UNITED STATES COURT OF APPEALS FOR THE THIRD CIRCUIT
argued: May 31, 1988.
WILLIAM HERRMANN, APPELLANT
EDWIN MEESE, III, ATTORNEY GENERAL, ROBERT HONSTED, WARDEN
Appeal from the United States District Court for the Western District of Pennsylvania, D.C. Civil No. 87-1235.
Seitz, Sloviter, and Hutchinson, Circuit Judges.
Opinion OF THE COURT
SEITZ, Circuit Judge.
William Herrmann appeals the district court's order denying his petition for a writ of habeas corpus. 28 U.S.C. § 2241 (1982). We have jurisdiction pursuant to 28 U.S.C. §§ 1291, 2253 (1982).
Herrmann was convicted in England of "possessing counterfeit [United States] currency with intent to pass or tender them as genuine or to deliver them to another with intent that he or another should pass or tender them as genuine." He was sentenced to eight years imprisonment. The United States subsequently requested the transfer of Herrmann to the United States pursuant to the European Convention on the Transfer of Sentenced Persons ("the Treaty") and to 18 U.S.C. §§ 4100-4115 (1982) ("the Transfer Statute") (relating to transfer of prisoners to or from foreign countries). Herrmann was transferred and is incarcerated at the federal prison at Loretto, Pennsylvania. He has served three years in connection with this offense.
Herrmann asserted in his habeas corpus complaint that his continued incarceration was in violation of the applicable provisions of the Treaty,*fn1 signed in 1983, which states in pertinent part:
1. The competent authorities of the administering state shall: [a] continue the enforcement of the sentence. . .
1. In the case of continued enforcement, the administering States shall be bound by the legal nature and duration of the sentence as determined by the sentencing State.
2. If, however, this sentence is by its nature or duration incompatible with the law of the administering State, . . . that State may . . . adapt the sanction to the punishment or measure prescribed by its own law for a similar offence. As to its nature, the punishment or measure shall, as far as possible, correspond with that imposed by the sentence to be enforced. It shall not aggravate, by its nature or duration, the sanction imposed in the sentencing States, nor exceed the maximum prescribed by the law of the administering State.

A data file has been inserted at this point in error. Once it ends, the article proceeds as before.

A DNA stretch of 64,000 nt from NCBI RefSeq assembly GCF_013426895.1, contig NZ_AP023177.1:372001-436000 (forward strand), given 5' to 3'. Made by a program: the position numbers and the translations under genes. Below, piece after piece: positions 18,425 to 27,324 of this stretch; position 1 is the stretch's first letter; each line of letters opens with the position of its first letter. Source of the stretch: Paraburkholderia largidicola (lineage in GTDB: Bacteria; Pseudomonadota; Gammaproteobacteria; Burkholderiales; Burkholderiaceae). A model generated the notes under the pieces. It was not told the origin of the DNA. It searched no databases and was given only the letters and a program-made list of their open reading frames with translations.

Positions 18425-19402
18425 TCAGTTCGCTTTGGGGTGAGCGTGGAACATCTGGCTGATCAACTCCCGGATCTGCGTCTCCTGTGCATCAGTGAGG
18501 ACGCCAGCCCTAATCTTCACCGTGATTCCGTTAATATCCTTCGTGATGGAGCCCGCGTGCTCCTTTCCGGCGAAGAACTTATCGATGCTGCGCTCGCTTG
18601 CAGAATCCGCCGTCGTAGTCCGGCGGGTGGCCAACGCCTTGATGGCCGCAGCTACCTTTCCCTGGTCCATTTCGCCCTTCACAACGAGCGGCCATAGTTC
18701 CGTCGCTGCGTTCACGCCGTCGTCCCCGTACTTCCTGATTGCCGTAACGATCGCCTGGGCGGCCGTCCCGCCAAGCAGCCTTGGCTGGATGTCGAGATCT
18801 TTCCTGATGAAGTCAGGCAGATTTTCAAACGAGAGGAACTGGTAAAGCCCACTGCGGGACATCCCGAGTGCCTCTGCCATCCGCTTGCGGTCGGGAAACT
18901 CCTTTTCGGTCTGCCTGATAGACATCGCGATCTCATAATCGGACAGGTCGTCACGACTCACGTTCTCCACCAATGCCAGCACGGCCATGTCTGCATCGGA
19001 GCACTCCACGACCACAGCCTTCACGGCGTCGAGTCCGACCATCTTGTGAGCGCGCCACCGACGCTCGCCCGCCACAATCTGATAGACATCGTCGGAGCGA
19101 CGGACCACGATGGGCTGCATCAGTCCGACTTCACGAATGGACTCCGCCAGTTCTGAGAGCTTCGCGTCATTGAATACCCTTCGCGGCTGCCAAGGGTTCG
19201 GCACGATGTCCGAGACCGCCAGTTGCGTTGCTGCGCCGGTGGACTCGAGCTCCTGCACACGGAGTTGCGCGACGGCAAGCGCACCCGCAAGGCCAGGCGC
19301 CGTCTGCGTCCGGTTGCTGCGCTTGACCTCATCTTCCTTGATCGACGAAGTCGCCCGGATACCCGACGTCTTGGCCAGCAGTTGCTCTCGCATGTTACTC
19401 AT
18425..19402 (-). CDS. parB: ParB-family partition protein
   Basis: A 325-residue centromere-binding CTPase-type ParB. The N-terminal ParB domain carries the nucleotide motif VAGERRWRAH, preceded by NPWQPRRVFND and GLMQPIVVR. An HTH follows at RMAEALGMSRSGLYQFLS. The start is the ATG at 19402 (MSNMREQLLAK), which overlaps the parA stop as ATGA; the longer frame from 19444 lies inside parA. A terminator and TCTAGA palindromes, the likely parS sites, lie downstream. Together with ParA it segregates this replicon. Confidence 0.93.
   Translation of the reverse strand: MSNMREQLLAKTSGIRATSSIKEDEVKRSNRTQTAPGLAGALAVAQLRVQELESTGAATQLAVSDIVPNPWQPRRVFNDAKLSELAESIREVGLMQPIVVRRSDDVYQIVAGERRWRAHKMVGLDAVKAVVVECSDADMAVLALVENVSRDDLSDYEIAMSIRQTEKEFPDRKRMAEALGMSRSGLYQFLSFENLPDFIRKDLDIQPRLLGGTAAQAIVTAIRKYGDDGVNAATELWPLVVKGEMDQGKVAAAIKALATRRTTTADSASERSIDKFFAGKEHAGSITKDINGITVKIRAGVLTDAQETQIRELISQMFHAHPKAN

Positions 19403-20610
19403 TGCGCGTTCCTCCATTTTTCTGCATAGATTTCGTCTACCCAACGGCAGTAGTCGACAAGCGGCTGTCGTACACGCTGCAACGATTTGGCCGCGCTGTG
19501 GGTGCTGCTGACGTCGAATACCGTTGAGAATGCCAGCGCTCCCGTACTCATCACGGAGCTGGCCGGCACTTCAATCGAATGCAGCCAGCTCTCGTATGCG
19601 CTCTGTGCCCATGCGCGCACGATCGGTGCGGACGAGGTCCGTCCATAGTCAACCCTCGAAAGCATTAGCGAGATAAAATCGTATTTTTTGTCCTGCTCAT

Herrmann argues that the eight-year sentence he received is sharply in contrast with the maximum sentence he could have received in the United States for the same type of criminal activity. He contends that the United States offense most similar to the one for which he was convicted in England is 18 U.S.C. § 480 (1982) (relating to possession of foreign counterfeit currency; one-year maximum sentence) rather than 18 U.S.C. § 472 (1982) (relating to possession of counterfeit United States currency; fifteen-year maximum sentence) as the government contends. Herrmann asserts that, in consequence, his sentence should have been adapted to a one-year term under Article 10.2 of the Treaty so as not to be incompatible with the law of the administering state. However, the language of Treaty Article 10.2, in contrast with the mandatory language of Treaty Article 10.1, is clearly permissive. It plainly gives the administering state the option to adapt sentences. Thus, Herrmann gets no comfort from the opening sentence of Article 10.2.
Herrmann next contends that the mandatory language of the last sentence of Treaty Article 10.2 requires that he be released. Herrmann argues that such language requires that his sentence be no greater than the maximum sentence in the United States of one year for the offense that he contends is most similar to the English offense.